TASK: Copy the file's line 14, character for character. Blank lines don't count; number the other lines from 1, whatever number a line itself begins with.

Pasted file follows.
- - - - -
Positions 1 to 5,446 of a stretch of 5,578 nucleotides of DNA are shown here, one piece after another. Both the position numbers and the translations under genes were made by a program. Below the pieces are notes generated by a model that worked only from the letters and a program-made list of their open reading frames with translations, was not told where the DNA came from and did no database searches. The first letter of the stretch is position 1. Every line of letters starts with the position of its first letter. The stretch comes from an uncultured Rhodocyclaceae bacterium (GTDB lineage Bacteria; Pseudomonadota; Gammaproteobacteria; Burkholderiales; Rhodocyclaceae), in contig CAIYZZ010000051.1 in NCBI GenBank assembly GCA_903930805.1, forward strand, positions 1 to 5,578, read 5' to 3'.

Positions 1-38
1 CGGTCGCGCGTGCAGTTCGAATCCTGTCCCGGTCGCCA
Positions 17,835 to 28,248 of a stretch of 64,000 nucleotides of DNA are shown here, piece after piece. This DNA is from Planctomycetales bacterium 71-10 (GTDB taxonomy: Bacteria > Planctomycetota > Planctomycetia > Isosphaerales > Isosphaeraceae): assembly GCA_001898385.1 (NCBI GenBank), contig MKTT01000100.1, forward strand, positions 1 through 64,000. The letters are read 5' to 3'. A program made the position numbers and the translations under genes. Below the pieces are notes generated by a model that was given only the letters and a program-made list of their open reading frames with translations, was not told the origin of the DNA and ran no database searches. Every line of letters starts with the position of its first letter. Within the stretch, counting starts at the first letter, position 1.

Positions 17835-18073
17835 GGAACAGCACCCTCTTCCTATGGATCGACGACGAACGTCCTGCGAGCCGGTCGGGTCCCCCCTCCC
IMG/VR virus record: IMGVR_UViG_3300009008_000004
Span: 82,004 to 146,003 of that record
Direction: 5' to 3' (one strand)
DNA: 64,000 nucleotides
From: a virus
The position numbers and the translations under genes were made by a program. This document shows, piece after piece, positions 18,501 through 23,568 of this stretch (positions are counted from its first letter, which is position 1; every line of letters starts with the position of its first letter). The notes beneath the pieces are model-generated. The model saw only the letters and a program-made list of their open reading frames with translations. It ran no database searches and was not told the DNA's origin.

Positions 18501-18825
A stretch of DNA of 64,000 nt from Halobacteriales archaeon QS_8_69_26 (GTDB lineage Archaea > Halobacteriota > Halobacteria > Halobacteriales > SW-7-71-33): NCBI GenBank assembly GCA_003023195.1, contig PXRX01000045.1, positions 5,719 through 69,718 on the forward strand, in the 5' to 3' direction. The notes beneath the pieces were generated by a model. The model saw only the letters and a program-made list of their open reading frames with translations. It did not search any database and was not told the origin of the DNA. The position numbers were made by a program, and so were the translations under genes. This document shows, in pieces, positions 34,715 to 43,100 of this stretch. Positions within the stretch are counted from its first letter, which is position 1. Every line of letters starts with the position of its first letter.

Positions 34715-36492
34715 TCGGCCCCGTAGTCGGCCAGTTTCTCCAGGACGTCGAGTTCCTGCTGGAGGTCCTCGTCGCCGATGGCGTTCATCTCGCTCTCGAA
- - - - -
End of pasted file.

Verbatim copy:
A stretch of DNA of 64,000 nt from Halobacteriales archaeon QS_8_69_26 (GTDB lineage Archaea > Halobacteriota > Halobacteria > Halobacteriales > SW-7-71-33): NCBI GenBank assembly GCA_003023195.1, contig PXRX01000045.1, positions 5,719 through 69,718 on the forward strand, in the 5' to 3' direction. The notes beneath the pieces were generated by a model. The model saw only the letters and a program-made list of their open reading frames with translations. It did not search any database and was not told the origin of the DNA. The position numbers were made by a program, and so were the translations under genes. This document shows, in pieces, positions 34,715 to 43,100 of this stretch. Positions within the stretch are counted from its first letter, which is position 1. Every line of letters starts with the position of its first letter.